For this week’s blog post, I will be reviewing the HGIS project by Yale University on the Japanese internment camp detention and relocation during the Second World War titled “Out of the Desert“. Upon entry to the site, it immediately presents the information in a visual and interactive manor without any complicated tools. It’s unclear what GIS program was used.
The map itself is nothing particularly special, however the use of different icons allows visitors to distinguish between the relocation centers and the assembly centers. By clicking on each individual icon, a small history of each location is shown along with more visual tiles which open photos related to that location. The aesthetics of mixing both the text information and the visuals is well done. However, upon clicking on the visual, it begins a slideshow however both the information regarding what the photo is and the photo itself are on two different slides. This makes for a somewhat confusing and back and forth motion in order to read how the photo relates to the information previously read.
In addition to the map, there is a small description which provides a link which leads to a self-led history of the relocation ordered by President Roosevelt and goes further into detail regarding the treatment and lifestyle of a prisoner of the camp. This slideshow is both visually appealing and informative. The information is presented in an organized manner that made it quite easy to navigate and understand. Furthermore, the language used was not that of a scholarly article, but rather an educational piece that those outside the in-depth study of History could understand and use, for example in a high school project. There are some areas where text overflow is an issue as it sometimes bleeds out of the boundaries of the text, however this is a very minor issue that does not take away from the benefit of the rest of the HGIS project.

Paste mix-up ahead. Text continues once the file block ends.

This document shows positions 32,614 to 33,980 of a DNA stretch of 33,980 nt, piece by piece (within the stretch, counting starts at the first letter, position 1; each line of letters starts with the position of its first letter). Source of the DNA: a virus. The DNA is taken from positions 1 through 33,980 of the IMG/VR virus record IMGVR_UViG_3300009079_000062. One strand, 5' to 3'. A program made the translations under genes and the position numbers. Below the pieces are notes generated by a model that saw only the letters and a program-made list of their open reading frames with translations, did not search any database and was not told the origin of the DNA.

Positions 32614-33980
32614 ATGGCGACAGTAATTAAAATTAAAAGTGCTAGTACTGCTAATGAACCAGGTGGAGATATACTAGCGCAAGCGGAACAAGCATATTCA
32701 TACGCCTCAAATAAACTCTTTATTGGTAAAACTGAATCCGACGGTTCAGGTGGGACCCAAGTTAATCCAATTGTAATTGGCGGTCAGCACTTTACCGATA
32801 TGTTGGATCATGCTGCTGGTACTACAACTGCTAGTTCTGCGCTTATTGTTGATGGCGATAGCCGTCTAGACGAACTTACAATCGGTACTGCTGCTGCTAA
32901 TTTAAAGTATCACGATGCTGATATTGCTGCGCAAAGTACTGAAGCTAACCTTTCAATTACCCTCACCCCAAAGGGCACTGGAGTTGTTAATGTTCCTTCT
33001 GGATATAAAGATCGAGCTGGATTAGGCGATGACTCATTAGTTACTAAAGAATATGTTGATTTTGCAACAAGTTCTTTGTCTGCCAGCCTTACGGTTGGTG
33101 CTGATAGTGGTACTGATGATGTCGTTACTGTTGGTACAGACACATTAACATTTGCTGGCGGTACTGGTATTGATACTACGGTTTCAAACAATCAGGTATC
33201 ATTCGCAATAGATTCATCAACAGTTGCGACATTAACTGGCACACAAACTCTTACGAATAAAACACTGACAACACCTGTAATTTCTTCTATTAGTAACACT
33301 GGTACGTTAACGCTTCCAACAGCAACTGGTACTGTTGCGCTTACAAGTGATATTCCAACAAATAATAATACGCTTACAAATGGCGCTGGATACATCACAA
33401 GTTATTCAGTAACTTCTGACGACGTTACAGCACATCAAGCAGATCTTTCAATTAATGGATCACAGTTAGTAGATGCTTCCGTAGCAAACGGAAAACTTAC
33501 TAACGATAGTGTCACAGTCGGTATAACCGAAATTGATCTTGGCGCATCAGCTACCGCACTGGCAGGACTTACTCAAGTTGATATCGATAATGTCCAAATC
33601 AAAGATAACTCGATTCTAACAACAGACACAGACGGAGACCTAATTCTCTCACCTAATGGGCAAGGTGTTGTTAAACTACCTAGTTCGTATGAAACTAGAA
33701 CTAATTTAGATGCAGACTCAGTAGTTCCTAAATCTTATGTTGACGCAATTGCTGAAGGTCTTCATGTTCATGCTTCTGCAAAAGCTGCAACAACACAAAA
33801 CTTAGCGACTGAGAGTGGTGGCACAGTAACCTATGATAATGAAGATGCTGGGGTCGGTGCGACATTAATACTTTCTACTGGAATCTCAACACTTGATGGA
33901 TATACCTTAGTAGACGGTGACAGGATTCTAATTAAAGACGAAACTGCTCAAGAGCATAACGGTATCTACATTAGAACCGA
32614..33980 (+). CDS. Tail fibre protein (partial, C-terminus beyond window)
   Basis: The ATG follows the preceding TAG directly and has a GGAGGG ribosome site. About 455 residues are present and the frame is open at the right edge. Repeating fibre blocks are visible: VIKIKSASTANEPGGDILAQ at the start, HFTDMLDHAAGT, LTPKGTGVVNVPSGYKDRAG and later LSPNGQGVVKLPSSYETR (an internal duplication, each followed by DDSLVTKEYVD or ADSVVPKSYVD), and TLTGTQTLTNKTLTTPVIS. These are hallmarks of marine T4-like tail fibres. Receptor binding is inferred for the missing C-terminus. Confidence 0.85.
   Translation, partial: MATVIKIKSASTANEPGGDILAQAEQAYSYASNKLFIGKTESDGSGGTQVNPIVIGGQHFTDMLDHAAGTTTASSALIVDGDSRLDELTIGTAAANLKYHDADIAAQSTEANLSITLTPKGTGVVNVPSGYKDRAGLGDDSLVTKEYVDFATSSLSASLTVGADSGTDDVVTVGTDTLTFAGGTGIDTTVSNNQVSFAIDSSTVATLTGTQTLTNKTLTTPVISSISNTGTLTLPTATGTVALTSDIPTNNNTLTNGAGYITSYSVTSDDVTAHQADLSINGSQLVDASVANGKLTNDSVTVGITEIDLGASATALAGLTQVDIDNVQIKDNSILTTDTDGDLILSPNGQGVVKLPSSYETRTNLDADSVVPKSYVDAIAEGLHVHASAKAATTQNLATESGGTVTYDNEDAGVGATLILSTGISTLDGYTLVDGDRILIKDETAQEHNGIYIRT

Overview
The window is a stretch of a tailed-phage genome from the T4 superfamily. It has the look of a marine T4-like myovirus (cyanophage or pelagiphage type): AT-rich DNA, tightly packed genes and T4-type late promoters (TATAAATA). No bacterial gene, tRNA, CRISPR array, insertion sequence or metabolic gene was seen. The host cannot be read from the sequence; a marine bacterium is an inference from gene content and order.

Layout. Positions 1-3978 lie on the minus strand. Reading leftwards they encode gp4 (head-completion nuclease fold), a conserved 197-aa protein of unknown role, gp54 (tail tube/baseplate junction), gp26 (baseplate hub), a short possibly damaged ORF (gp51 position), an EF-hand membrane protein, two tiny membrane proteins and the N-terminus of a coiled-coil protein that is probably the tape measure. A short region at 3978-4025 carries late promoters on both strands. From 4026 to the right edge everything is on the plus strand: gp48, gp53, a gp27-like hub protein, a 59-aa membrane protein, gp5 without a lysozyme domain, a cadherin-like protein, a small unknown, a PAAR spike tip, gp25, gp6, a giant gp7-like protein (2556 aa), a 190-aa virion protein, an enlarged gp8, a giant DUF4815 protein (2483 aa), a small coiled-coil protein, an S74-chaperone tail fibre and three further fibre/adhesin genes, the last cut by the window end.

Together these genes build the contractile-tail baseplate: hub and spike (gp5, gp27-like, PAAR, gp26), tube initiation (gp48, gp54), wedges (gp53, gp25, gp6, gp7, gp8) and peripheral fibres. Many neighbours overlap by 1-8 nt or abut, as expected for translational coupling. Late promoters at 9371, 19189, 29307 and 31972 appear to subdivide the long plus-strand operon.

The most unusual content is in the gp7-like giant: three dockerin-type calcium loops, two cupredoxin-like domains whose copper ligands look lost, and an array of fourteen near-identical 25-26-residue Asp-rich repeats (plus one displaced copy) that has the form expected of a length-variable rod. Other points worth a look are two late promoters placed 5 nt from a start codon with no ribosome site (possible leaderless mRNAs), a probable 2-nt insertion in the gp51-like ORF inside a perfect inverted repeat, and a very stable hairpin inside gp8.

I enjoyed exploring this HGIS project and learning more about the Japanese treatment during World War II as we have a similar history in Canada. They also provide information regarding the Noguchi Museum in New York and a symposium that was held earlier in October 2017, where further information can be found.